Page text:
Henry VIII: The King and His Court by Alison Weir

Henry VIII: The King and His Court

(Caidyn)

1/5

What can I say about this book…

Oh yeah.

I hated it.

I fucking hated this book.

I mean, look at all of those sticky notes. Look at those annotations. Look at the pure rage that I have for it.

Let’s start with the thesis:

My aim in this book is to draw together a multitude of strands of research in order to develop a picture of the real Henry VIII, his personal life throughout his reign, the court he created, and the people who influenced and served him. (p. 2)

To do this, she uses anecdotal evidence. No joke. She uses anecdotal evidence to show how the life was and how things were in the court. That’s horrendous. For a woman who bills herself as a historian, she comes across like Philippa Gregory. None of them studied history, but they pretend to be them without the same academic rigor.

So, what’s wrong with using anecdotal evidence? From my line of research — aka psychology — anecdotal evidence is a no-no because it holds no scientific basis. It has no grounding in fact. It’s just a story that someone told, one that can’t be verified by other sources.

A brief example of one of these anecdotes: A rumor went around the court that Anne Boleyn was the product of an affair Henry had with Anne’s mother, Elizabeth Boleyn (nee Howard). This rumor could be used to show what was going on in court and what people were whispering in the conservative (i.e. Catholic) faction.

But, no. Weir goes ahead and literally hashes out the rumor. She says that Henry couldn’t have fathered Anne, but that it might be possible that he had sex with Lady Boleyn when he was a teenager. And that it can’t be ruled out. When there’s no evidence to support something of that nature.

Which brings me to my second issue: The lack of citations.

The above anecdote and her conclusion did not have a citation to show that others have thought about this or spoken about it or that there were any sort of primary sources that hinted to this same thing. It felt like every few pages I was writing down “source??? citation???” because there was none.

Weir makes claims without supporting them. That’s just what she does. Or she doesn’t use citations correctly. I was always taught to cite early in the paragraph, as early as possible, when the same source is used. She cites at the last second, making it confusing. Then, she just makes claims without citing anything.

Then, Weir’s biases come into play. Especially against anyone in the Boleyn family. I’ve already written extensively about this in my review of her fiction book Anne Boleyn: A King’s Obsession. It was also discussed in the comments over on Goodreads, so I’ll also link that here.

This is best illustrated in Weir’s use of biased primary sources. I’m talking about Eustace Chapuys. While I will agree that Chapuys is a rich source to use to look at a very Spanish viewpoint of The Great Matter (aka the annulment of Henry’s marriage to Anne), he can’t be used as a verifiable source since he bought into any rumor or hint of slander against Anne Boleyn and her family. Yet, in one breathe, Weir said that historians have called him untrustworthy but she’s going to use him because he’s worth it.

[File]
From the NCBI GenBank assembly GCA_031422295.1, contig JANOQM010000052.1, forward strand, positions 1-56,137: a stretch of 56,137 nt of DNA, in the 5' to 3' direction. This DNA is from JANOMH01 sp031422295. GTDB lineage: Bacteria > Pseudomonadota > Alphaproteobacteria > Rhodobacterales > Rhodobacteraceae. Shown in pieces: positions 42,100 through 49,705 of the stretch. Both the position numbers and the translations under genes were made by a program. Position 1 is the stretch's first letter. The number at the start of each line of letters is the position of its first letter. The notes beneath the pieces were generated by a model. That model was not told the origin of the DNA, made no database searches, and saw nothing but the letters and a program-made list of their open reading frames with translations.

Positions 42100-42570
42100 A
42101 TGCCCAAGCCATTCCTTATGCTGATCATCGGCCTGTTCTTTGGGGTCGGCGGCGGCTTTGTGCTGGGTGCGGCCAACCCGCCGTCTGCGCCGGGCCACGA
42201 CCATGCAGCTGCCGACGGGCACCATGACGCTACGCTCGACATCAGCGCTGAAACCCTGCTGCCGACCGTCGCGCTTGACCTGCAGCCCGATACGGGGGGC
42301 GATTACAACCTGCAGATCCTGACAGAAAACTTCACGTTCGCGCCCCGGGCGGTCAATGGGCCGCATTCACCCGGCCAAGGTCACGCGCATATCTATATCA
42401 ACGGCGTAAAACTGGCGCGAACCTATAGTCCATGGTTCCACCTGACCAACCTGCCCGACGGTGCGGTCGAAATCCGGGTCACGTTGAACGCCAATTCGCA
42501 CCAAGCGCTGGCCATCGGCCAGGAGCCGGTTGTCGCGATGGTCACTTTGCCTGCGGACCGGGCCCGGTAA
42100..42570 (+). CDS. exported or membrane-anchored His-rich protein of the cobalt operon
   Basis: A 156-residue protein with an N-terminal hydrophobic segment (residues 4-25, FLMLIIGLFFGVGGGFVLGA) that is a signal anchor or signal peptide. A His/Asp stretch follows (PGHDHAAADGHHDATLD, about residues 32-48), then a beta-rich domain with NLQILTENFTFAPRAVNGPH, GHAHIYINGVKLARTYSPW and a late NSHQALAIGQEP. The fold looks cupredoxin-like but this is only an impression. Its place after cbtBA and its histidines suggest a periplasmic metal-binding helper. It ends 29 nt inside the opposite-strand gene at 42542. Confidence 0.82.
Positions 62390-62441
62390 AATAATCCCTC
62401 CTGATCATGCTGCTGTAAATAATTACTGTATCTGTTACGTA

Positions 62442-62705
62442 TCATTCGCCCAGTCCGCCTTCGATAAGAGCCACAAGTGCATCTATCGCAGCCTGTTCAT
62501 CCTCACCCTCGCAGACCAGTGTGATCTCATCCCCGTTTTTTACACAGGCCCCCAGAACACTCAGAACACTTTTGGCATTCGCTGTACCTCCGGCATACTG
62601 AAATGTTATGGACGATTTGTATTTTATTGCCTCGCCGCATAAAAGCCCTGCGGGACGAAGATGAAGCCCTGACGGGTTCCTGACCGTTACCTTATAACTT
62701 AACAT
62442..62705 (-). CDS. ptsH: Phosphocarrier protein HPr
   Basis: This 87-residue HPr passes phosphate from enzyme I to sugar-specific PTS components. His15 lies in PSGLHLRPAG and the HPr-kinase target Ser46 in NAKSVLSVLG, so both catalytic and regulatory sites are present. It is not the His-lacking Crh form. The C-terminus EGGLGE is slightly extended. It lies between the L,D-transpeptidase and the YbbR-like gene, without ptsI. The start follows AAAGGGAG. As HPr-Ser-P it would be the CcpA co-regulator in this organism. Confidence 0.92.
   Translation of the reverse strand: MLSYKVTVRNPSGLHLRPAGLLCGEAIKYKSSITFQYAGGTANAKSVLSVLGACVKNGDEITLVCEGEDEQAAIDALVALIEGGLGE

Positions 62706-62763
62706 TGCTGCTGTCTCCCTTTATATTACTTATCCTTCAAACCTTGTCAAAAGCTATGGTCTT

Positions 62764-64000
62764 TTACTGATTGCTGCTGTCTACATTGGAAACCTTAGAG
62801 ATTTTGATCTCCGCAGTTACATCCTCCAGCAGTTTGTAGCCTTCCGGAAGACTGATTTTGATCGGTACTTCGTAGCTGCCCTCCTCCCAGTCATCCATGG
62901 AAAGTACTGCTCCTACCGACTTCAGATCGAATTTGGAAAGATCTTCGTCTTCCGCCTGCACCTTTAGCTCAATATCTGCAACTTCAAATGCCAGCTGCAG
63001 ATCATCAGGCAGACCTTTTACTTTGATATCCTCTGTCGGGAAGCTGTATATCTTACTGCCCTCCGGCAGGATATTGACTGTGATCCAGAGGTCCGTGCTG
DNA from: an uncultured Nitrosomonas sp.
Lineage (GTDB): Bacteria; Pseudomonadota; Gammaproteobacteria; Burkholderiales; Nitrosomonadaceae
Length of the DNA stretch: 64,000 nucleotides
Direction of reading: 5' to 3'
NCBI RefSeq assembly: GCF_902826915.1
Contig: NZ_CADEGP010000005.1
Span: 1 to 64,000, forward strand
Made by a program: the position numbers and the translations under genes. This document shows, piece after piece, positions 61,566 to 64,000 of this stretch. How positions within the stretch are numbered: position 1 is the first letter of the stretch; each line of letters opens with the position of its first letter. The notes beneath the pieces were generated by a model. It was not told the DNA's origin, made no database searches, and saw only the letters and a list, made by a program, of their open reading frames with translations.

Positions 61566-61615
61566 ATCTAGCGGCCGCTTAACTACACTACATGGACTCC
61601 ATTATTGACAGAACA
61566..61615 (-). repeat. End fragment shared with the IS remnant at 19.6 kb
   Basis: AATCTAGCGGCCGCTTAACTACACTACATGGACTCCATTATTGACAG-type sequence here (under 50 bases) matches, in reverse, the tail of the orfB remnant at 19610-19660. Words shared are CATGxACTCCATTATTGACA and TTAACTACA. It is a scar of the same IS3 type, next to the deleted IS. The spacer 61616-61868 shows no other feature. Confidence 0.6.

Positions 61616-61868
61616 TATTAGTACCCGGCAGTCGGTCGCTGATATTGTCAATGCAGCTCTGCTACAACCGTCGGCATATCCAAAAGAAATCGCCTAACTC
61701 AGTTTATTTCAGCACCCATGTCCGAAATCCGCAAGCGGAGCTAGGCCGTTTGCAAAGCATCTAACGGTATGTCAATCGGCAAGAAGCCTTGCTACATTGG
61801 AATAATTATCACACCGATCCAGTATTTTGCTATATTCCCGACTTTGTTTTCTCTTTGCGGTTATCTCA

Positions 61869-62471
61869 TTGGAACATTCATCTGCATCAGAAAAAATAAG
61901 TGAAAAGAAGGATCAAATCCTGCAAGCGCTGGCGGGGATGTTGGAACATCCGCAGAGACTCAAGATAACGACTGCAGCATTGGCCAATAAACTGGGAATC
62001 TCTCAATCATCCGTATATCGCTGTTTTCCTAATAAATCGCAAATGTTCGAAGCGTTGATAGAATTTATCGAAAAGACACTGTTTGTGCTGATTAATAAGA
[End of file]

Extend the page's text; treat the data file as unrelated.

So, you already know that with her use of a biased source, you’re not getting a real picture of what was going on and what the court was really like.

My last (I lie but the last gripe I feel like expanding on) is that Weir doesn’t focus on important power shifts. The rise of Cromwell was barely mentioned and he created the court. Wolsey’s fall was also barely talked about. Same with Anne Boleyn’s fall and the rise of the Seymours. Or the rise of the conservatives. Weir was far more interested in the properties that Henry owned, bought, and modified than actually telling me about the power factions in the court that he created.

So, what parting words do I have for all of you who stuck around to read this? Don’t read this. There are far better books on this topic than this. And if you do read it, constantly remember that Weir is literally banned from certain universities because of the issues that I’ve brought up and probably more since I’m not a historian. But I care about academic rigor like a historian.

4 thoughts on “Henry VIII: The King and His Court by Alison Weir

  1. Wow, I can’t believe this was even published with so many lacking sources and citations, that’s not right at all. I just DNFed a history book because it seemed like every other paragraph the author was using “might’ve”, “would’ve probably”, “could have”, “it’s likely that he” and so on. That drives me crazy. A little bit is fine and even necessary but if you don’t have solid information, you can’t write a history book based on rumors and speculation. So annoying. I’m really surprised because I’m familiar with this author’s name and I’ve noticed her books before…I can’t believe she’s a well known historical author and banned from universities!! Excellent points you made here, this was really interesting to read.

    Liked by 2 people

    • Weir was a hot mess in this book. I had so many examples that I could pick from, too. She usually isn’t this bad, but you have to take everything with a grain of salt and read a lot of other books to get a real picture.

      Liked by 1 person

  2. Pingback: May wrap-up – BW Reviews

  3. Pingback: Jane Seymour, the Haunted Queen by Alison Weir – BW Reviews

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